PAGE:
Then I started thinking about the cadre of arms Hahn has assembled since the rebuild started last year. Individually, none of Lucas Giolito, Reynaldo Lopez, Michael Kopech, Alec Hansen, Dane Dunning, and Cease have a particularly stellar shot to become high-end starting pitchers, and some of them are outright more likely to end up in relief. But in the aggregate, it’s likely that one, two, or three of the six will become excellent MLB starters, and it’s also likely that some of the stragglers will hit their fallbacks as dominant relievers or rotation depth. That doesn’t even include a deep next tier of arms led by what used to be the system’s top pitching prospects in Carson Fulmer and Spencer Adams, a group that has also been substantially bolstered by Hahn’s wheeling-and-dealing for more arms like Ian Clarkin and AJ Puckett.
One last piece needs mentioning: the White Sox have been simply stellar at not just developing pitching over the last decade-plus, but maintaining its health. Much has been written about the organizational impact of pitching coach Don Cooper and trainer Herm Schneider, and these are soft impacts. But if you were Rick Hahn and looking to build your next World Series contender through the farm, wouldn’t you go after the guys with great stuff and durability concerns and see if they can thrive in your organization with the right staff?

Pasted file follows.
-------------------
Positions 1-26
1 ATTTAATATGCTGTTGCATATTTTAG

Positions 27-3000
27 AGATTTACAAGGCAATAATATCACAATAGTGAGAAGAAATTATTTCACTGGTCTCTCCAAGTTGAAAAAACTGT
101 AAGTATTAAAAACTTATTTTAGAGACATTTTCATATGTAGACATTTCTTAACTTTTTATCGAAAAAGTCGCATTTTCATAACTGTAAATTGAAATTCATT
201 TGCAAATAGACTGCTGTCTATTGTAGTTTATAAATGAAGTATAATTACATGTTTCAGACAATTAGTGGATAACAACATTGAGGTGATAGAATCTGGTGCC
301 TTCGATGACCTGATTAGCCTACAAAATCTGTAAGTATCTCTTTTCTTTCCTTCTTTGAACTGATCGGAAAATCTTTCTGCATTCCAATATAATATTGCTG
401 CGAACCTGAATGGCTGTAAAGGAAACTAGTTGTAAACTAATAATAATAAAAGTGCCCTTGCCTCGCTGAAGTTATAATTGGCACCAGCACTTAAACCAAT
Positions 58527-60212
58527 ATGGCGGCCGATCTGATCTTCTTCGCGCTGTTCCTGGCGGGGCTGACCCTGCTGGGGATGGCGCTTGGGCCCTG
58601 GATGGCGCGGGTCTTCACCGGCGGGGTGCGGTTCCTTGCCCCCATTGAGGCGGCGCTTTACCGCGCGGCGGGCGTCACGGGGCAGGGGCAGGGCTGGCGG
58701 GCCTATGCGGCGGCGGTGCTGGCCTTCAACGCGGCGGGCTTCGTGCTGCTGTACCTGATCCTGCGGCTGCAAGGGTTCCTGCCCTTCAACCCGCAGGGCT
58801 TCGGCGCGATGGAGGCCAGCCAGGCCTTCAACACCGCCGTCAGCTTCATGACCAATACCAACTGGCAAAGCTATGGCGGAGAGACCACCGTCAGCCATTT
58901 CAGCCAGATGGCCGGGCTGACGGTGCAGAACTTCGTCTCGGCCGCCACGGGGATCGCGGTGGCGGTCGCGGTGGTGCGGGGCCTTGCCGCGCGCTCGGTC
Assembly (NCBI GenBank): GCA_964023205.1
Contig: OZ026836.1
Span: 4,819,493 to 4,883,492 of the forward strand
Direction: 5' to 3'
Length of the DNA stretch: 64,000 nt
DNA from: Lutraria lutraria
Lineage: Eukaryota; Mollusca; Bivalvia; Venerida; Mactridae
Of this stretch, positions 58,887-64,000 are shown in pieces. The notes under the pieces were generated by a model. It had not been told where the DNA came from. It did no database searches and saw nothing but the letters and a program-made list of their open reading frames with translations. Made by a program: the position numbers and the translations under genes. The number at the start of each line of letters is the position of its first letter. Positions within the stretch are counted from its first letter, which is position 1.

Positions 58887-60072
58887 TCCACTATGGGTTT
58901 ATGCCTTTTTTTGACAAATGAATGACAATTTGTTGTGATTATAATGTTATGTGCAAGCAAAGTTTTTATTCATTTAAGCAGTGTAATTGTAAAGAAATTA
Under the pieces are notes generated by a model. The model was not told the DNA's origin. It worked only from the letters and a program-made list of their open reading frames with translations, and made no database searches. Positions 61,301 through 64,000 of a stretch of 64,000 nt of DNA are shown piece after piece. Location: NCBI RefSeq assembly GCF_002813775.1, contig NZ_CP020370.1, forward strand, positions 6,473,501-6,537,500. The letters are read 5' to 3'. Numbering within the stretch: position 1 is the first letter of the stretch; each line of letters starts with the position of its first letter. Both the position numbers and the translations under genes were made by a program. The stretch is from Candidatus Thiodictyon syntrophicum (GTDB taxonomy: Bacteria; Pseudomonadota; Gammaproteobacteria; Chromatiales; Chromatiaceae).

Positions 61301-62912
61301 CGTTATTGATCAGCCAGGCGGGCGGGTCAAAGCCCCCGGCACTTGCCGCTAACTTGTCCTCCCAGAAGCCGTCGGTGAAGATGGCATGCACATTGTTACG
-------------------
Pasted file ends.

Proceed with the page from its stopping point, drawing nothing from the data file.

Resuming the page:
It’s easy to criticize a team for investing too hard in young pitching; one needn’t look further than the 2017 Mets to see the potential pitfalls of relying too heavily on young power starting pitching. Of course, one also needn’t look further than the 2015 Mets—with mostly the same staff—to see the virtue of the idea. And the White Sox haven’t been all-in on acquiring these guys. Midseason top prospect Yoan Moncada came along with Kopech in the Chris Sale deal, as did toolsy outfielder Luis Alexander Basabe. Cease wasn’t the headliner in the Quintana deal, and Jimenez looks like just as much of a future stud as Moncada. Hansen wasn’t their first pick in 2016; Zack Collins was, and they took power bat Jake Burger at 11th-overall this year. Giolito, Lopez, and Dunning all came in the same trade, but when you get three arms that interesting in the same deal it makes it pretty likely you won’t take an 0-for-3. The deal that got Clarkin was led by top 101 outfielder Blake Rutherford. They even snuck the signing of top Cuban prospect Luis Robert in under the wire on the new CBA’s changes to the international free agency system.
We are years from figuring out whether this all works out. Not only will the White Sox need to develop these players, but they’ll have to win some coin flips and rolls of the dice on health and the vagaries of player development. But they’ve certainly given themselves quite a few swings for the fences on the pitching side to go with a strong core of hitting prospects. If enough of the pitching gambles hit, a handful of years from now the White Sox will have Hahn’s real goal in sight: the World Series.